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A model of microfinance with adverse selection, loan default, and self-financing

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  • Amitrajeet A. Batabyal
  • Hamid Beladi

Abstract

Purpose – The purpose of this paper is to analyze a market for microfinance in a region of a developing nation in which all projects are either of high or low quality. There is adverse selection because only borrowers know whether their project is of high or low quality but the microfinance institutions (MFIs) do not. The MFIs are competitive, risk neutral, and they offer loan contracts specifying the amount to be repaid only if a borrower's project makes a profit. Otherwise, this borrower defaults on his contract. Design/methodology/approach – A game theoretic model is used that explicitly accounts for adverse selection and then a study is made of the trinity of adverse selection, loan default, and self-financing. Findings – First, in the pooling equilibrium, a borrower with a low-quality business project will obtain positive expected profit. In contrast, this borrower will obtain zero expected profit in the separating equilibrium. Second, for small enough values of the probability p that a business project is of high quality, MFIs will not finance any business project in the pooling equilibrium. Third, the cost of sending a signal is not too high and hence a separating equilibrium exists. Finally, under some circumstances, self-financing can be used to mitigate adverse selection related problems Research limitations/implications – This paper studies a model with only two types of business projects. In addition, no allowance is made for repeated interactions between borrowers and MFIs. Originality/value – This paper usefully shows that under some circumstances, a credible signaling device such as self-financing can be used to mitigate adverse selection related problems that routinely plague interactions between poor borrowers in developing countries and MFIs.

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Bibliographic Info

Article provided by Emerald Group Publishing in its journal Agricultural Finance Review.

Volume (Year): 70 (2010)
Issue (Month): 1 (May)
Pages: 55-65

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Handle: RePEc:eme:afrpps:v:70:y:2010:i:1:p:55-65

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Related research

Keywords: Default; Developing countries; Game theory; Loans;

References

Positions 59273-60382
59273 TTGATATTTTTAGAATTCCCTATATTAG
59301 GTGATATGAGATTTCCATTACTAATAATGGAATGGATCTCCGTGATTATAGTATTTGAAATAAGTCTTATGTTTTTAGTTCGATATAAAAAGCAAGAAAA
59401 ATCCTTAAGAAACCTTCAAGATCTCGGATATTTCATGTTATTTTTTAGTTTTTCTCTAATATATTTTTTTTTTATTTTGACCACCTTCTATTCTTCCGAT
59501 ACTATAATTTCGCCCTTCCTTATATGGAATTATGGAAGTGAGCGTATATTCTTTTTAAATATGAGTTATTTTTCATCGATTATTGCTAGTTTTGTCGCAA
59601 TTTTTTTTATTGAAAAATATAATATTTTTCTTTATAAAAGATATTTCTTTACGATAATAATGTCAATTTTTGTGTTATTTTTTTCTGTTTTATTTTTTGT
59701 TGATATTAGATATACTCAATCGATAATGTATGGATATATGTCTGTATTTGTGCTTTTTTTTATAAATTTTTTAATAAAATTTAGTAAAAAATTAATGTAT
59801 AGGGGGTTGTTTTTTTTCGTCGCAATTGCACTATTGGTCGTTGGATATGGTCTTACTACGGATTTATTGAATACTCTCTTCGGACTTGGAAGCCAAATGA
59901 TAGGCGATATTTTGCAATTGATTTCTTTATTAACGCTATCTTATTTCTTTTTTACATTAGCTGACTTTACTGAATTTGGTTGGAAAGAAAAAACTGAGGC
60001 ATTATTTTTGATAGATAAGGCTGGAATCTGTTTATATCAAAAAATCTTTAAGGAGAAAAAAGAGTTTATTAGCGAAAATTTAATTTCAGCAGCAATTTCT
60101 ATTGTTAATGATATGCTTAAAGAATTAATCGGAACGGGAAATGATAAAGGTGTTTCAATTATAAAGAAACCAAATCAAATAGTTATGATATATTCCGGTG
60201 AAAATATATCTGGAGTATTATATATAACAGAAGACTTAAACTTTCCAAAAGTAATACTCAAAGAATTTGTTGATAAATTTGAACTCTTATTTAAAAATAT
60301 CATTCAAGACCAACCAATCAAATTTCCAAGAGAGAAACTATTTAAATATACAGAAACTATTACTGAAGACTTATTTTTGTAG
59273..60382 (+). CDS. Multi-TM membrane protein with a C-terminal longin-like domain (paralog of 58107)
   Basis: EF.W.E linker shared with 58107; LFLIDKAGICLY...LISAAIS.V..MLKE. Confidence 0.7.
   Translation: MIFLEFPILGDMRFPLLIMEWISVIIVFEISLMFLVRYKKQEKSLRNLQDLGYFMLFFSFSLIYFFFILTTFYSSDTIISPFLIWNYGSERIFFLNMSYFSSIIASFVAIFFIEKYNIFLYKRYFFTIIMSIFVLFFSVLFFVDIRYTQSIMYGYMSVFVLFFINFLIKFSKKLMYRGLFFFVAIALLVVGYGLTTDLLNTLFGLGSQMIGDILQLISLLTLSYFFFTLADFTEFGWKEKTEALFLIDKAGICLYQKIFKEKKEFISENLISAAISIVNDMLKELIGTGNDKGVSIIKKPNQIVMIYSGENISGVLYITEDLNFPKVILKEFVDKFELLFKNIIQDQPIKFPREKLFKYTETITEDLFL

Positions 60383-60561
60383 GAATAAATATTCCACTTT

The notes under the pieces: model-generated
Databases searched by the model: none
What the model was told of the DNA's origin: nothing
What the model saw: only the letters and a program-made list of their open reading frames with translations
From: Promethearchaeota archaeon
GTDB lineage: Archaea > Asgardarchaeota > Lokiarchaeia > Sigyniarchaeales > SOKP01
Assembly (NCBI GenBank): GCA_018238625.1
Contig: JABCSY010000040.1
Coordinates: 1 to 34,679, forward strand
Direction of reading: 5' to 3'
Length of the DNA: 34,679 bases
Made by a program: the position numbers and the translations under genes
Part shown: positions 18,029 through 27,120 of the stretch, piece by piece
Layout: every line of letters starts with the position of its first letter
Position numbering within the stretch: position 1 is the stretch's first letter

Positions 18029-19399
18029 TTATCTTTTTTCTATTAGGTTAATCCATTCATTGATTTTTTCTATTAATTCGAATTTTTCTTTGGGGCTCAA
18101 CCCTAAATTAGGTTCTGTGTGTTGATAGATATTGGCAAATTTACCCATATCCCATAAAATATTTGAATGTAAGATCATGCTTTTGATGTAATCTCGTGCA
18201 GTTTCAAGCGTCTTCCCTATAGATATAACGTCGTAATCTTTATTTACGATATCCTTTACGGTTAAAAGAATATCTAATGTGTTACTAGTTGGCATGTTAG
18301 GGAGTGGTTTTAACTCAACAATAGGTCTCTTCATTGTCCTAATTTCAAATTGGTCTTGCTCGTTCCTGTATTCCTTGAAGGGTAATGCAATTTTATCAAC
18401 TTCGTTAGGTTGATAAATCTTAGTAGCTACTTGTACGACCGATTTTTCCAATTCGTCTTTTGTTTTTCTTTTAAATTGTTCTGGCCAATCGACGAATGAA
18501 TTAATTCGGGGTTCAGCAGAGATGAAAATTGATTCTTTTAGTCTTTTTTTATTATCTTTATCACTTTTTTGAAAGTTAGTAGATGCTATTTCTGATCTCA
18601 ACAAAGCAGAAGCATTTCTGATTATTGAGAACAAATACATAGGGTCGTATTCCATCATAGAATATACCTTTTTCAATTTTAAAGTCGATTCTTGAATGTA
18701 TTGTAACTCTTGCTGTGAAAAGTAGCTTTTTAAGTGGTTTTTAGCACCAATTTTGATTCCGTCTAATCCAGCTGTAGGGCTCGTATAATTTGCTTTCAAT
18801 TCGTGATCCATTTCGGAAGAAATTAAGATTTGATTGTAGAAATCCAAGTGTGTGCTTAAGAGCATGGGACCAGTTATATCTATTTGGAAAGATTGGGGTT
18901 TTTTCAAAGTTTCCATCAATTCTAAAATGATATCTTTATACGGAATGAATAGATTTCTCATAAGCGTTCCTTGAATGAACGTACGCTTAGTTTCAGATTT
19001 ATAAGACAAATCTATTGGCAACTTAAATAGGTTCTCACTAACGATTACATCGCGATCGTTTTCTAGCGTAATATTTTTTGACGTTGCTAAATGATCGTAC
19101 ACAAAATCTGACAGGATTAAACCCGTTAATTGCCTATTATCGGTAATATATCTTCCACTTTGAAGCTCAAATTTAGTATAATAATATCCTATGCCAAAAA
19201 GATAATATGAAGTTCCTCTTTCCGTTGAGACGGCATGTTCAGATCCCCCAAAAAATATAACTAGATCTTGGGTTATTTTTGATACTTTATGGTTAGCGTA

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  1. Niels Hermes & Robert Lensink, . "The empirics of microfinance: what do we know?," ULB Institutional Repository 2013/14198, ULB -- Universite Libre de Bruxelles.
  2. Dean Karlan & Jonathan Zinman, 2005. "Observing unobservables: identifying information asymmetries with a consumer-credit field experiment," Proceedings 961, Federal Reserve Bank of Chicago.
  3. McIntosh, Craig & Wydick, Bruce, 2005. "Competition and microfinance," Journal of Development Economics, Elsevier, vol. 78(2), pages 271-298, December.
  4. Stiglitz, Joseph E & Weiss, Andrew, 1981. "Credit Rationing in Markets with Imperfect Information," American Economic Review, American Economic Association, vol. 71(3), pages 393-410, June.
  5. Laffont, Jean-Jacques & N'Guessan, Tchetche, 2000. "Group lending with adverse selection," European Economic Review, Elsevier, vol. 44(4-6), pages 773-784, May.
  6. Jean-Jacques Laffont, 2000. "Collusion and Group Lending with Adverse Selection," Development Working Papers 147, Centro Studi Luca d\'Agliano, University of Milano.
  7. de Aghion, Beatriz Armendariz & Gollier, Christian, 2000. "Peer Group Formation in an Adverse Selection Model," Economic Journal, Royal Economic Society, vol. 110(465), pages 632-43, July.
  8. Andersen, Thomas Barnebeck & Malchow-Moller, Nikolaj, 2006. "Strategic interaction in undeveloped credit markets," Journal of Development Economics, Elsevier, vol. 80(2), pages 275-298, August.
  9. Jonathan Morduch, 1998. "Does Microfinance Really Help the Poor? New Evidence from Flagship Programs in Bangladesh," Working Papers 198, Princeton University, Woodrow Wilson School of Public and International Affairs, Research Program in Development Studies..
  10. Hartarska, Valentina & Nadolnyak, Denis, 2008. "Does rating help microfinance institutions raise funds? Cross-country evidence," International Review of Economics & Finance, Elsevier, vol. 17(4), pages 558-571, October.
  11. Jean Hindriks & Gareth D. Myles, 2006. "Intermediate Public Economics," MIT Press Books, The MIT Press, edition 1, volume 1, number 0262083442, December.
  12. Ani L. Katchova & Mario J. Miranda & Claudio Gonzalez-Vega, 2006. "A dynamic model of individual and group lending in developing countries," Agricultural Finance Review, Emerald Group Publishing, vol. 66(2), pages 251-265, September.
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Cited by:
  1. Lin He & Dongsheng Liao, 2012. "Credit NGOs' sustainability in rural financial market: a SWOT analysis on DAYBANG," Humanomics: The International Journal of Systems and Ethics, Emerald Group Publishing, vol. 28(3), pages 200-208, August.

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